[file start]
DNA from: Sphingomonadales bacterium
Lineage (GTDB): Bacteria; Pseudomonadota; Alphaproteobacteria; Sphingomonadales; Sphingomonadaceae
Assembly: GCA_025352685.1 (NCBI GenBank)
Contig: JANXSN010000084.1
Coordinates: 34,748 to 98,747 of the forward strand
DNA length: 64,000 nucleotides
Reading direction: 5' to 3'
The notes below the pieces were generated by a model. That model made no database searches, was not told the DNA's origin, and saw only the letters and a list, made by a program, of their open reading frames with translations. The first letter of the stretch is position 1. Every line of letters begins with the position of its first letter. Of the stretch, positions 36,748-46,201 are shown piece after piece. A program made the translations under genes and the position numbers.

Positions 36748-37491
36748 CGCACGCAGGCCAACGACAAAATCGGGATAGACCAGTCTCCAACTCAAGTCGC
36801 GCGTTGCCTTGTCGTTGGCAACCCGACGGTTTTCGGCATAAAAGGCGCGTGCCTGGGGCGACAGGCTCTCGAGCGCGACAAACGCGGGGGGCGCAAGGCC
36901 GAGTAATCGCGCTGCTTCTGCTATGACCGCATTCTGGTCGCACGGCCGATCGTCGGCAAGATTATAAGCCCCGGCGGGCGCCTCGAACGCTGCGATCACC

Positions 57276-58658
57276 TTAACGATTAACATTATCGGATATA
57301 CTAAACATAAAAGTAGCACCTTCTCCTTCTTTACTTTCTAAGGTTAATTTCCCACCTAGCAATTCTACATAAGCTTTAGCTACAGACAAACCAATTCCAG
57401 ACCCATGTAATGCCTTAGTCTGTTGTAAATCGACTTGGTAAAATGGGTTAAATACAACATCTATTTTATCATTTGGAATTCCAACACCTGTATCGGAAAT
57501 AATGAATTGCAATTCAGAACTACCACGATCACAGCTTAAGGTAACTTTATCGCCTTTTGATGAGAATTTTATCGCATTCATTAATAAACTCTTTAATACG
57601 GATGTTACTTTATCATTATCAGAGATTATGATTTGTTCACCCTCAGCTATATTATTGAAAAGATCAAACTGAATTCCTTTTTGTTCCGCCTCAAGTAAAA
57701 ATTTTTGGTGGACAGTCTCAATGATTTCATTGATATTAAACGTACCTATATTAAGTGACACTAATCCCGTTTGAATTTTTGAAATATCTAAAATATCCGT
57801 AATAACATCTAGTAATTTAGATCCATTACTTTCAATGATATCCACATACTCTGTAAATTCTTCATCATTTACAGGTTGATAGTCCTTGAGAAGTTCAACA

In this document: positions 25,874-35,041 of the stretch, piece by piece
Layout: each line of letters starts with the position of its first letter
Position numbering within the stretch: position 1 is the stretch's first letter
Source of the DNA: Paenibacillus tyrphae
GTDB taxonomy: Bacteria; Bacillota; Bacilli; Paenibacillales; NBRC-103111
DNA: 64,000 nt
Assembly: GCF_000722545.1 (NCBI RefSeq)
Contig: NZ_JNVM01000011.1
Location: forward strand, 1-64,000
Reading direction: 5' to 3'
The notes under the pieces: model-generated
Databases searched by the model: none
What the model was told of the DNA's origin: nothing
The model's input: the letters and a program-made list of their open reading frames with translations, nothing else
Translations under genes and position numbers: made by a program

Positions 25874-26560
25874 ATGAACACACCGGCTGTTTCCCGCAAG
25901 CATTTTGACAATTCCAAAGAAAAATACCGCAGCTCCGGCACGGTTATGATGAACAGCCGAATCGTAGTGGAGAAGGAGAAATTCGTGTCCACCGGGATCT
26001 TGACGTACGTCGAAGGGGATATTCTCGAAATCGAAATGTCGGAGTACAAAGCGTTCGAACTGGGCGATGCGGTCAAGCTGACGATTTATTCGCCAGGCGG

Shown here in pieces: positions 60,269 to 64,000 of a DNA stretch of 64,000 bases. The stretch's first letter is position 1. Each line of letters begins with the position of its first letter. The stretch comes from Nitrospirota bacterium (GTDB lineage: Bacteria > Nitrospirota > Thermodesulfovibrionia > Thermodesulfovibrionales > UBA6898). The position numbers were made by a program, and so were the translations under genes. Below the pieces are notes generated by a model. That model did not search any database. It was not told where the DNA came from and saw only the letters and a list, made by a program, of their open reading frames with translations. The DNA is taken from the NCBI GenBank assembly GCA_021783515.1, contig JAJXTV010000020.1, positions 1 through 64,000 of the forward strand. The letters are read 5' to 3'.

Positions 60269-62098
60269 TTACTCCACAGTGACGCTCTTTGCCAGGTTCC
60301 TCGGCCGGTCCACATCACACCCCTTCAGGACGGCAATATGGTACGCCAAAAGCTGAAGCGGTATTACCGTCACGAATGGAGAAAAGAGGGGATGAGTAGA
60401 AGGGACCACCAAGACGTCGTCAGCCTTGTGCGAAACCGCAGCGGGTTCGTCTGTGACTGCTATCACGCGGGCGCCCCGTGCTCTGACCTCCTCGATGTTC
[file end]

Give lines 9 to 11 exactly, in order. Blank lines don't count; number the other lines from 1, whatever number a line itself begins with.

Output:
Positions 36748-37491
36748 CGCACGCAGGCCAACGACAAAATCGGGATAGACCAGTCTCCAACTCAAGTCGC
36801 GCGTTGCCTTGTCGTTGGCAACCCGACGGTTTTCGGCATAAAAGGCGCGTGCCTGGGGCGACAGGCTCTCGAGCGCGACAAACGCGGGGGGCGCAAGGCC